“This guy is a con artist. He’s always making things up. No one holds him accountable for it.” —Marco Rubio
“It’s called a confidence game. Why? Because you give me your confidence? No. Because I give you mine.” —House of Games
Presidential inaugurations are occasion for repeating certain pieties. As Thanksgiving is to gratitude, and New Year’s for hope, the quadrennial 20th of January is for paeans to the peaceful transfer of power. But Donald Trump’s inauguration is not evidence the system worked. Trump is president because the system failed.
Barack Obama governed wisely and honestly, and presided over peace and prosperity, and was rewarded with an approval rating of 60 percent. He is being replaced by a swindler who has been consistently opposed by a clear majority of the public. This happened because of a combination of oddities and systemic abuses: an Electoral College system that allows the second-place candidate to win if his supporters happen to be distributed more optimally; the dramatic intervention of the FBI on behalf of the Republican challenger; the Twenty-second Amendment, which prevents the popular incumbent from running again. All these factors in combination have produced a dramatic transfer of power from a president who has the support of a clear majority of the country to one who does not.
Conservatives have made a series of attempts to convey democratic legitimacy upon Trump by depicting him as a tribune of the People rather than the elites. “Progressives are doing Mr. Trump the great favor of displaying their contempt for not only him but his voters,” writes conservative apparatchik Heather Higgins in The Wall Street Journal, in a typical example of this kind of doggerel. “That will make it easier for him to be the People’s President. The more successful he is, the more the left will try to distract with attacks on him and his legitimacy.”
The system did “work” in the most minimal fashion. Power was transferred nonviolently in accordance with the law, and the result was openly accepted by the opposing candidate and the incumbent president. But this small comfort is smaller than it might appear. Trump has consistently expressed the belief that a process that does not end in his chosen fashion is illegitimate. When it appeared briefly in 2012 that Obama would lose the popular vote while winning reelection, he called for revolt. When he lost primaries to other Republicans, he called them rigged. He invented voting-fraud conspiracies in the fall, telling wild lies about millions of fraudulent votes for his opponent.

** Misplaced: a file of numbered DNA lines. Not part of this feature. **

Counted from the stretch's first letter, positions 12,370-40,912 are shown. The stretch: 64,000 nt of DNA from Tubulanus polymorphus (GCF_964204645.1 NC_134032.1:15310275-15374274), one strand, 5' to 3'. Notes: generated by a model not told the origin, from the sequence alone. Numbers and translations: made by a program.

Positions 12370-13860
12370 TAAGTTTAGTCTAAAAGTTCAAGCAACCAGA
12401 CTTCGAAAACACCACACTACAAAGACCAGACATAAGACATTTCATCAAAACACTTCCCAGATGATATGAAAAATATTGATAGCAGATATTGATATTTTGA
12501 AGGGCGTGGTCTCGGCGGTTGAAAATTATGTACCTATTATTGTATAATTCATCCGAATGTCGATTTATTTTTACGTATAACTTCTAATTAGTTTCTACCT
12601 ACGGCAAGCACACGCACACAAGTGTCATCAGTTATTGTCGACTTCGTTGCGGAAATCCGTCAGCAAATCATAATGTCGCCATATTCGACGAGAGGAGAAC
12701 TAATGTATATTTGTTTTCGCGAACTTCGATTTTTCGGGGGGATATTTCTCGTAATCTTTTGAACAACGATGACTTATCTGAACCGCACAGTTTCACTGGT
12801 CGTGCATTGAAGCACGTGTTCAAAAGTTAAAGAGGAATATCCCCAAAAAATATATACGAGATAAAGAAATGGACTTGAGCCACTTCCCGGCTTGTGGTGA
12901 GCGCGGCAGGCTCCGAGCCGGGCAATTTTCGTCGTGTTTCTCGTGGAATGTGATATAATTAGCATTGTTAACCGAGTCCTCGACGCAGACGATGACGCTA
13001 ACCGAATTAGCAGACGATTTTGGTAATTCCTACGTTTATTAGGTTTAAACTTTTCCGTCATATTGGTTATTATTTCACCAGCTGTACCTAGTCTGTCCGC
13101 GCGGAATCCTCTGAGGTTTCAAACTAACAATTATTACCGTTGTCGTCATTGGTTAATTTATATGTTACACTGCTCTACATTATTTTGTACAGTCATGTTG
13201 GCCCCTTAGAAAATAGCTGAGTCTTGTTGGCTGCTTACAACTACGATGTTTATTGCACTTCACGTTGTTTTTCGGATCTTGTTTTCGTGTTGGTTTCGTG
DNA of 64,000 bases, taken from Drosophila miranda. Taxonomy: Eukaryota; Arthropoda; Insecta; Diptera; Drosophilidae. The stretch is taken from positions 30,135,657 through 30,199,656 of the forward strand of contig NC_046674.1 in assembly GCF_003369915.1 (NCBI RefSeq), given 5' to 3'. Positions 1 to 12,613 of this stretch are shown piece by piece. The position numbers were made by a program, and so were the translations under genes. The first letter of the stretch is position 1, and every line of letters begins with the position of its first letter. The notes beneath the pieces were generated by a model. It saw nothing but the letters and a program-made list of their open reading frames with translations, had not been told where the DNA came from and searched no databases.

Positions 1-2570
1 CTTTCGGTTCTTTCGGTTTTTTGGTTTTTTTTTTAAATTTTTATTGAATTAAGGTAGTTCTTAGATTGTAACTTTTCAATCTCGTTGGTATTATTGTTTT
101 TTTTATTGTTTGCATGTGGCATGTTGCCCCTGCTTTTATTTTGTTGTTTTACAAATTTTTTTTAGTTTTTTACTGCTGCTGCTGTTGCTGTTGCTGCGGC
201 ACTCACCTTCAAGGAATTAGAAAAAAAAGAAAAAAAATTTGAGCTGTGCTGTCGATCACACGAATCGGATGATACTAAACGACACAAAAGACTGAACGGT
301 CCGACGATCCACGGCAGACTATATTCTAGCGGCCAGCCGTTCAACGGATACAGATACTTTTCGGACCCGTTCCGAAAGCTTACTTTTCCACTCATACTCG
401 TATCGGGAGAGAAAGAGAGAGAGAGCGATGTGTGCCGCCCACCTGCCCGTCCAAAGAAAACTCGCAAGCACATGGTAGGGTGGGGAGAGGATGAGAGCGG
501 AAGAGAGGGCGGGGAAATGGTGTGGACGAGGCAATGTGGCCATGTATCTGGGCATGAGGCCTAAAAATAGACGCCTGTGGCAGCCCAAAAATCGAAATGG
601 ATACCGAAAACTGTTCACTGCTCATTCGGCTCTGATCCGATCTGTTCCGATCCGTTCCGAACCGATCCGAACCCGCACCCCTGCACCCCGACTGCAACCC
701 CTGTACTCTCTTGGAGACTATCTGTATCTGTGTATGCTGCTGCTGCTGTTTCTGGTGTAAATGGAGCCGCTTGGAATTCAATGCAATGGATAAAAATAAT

The system appears to be working because the candidate who refuses to accept defeat was not defeated. But this merely postpones rather than answers the test of American democracy.
In his presidential announcement speech in 2015, Trump hired actors to pretend to be supporters, and then, characteristically, refused to pay them. He boasted this week that he was writing his inauguration speech, even displaying a photo of himself purportedly working in Mar-a-Lago. (In a touch that could have come straight from a David Mamet film, the backdrop to Trump’s speechwriting scene turns out to be a corridor, the desk belongs to an administrative staffer.) Trump is a con artist, and a very good one. It requires enormous talent of a kind to successfully identify and exploit new marks, for decades, without their catching on to you. Constantly luring new contractors, partners, and customers to place their faith in Trump so he can exploit them is a difficult ruse to sustain.
The gall of Trump’s populism is astonishing. “For too long, a small group in our nation’s capital has reaped the rewards of government while the people have borne the cost,” he announced, shamelessly. “Washington flourished, but the people did not share in its wealth. Politicians prospered, but the jobs left and the factories closed.” This from the first president in decades to refuse to disclose his tax returns, and the first in centuries to use the presidency to enrich himself and his family!
The presidency raises the stakes of Trump’s con game to a completely new level. In his inaugural address, Trump declared his fealty to the People, promising to unleash untold wealth to them that was being held by elites in Washington and by foreigners. “We will bring back our jobs,” he said. “We will bring back our wealth.” He promised to quash crime and “eradicate” Islamic terrorism “from the face of the Earth.” The grandiosity of these promises is necessary to get even the minority of the electorate that can tolerate Trump to overlook his overt grossness and corruption.
The methods of a skilled con artist have worked just barely well enough to deliver the presidency to Trump. But what happens when his grandiose promises fail to materialize? And when the aspects of his program that he never mentioned in his speech — tax cuts for the rich, stripping away health insurance from millions, massive graft — do take place? A con artist who always escaped his old victims and found new ones has reached the maximal limits of his strategy. What happens when the marks are demanding that the promises he made be redeemed, and there is nowhere for him to go, and he commands the powers of the state?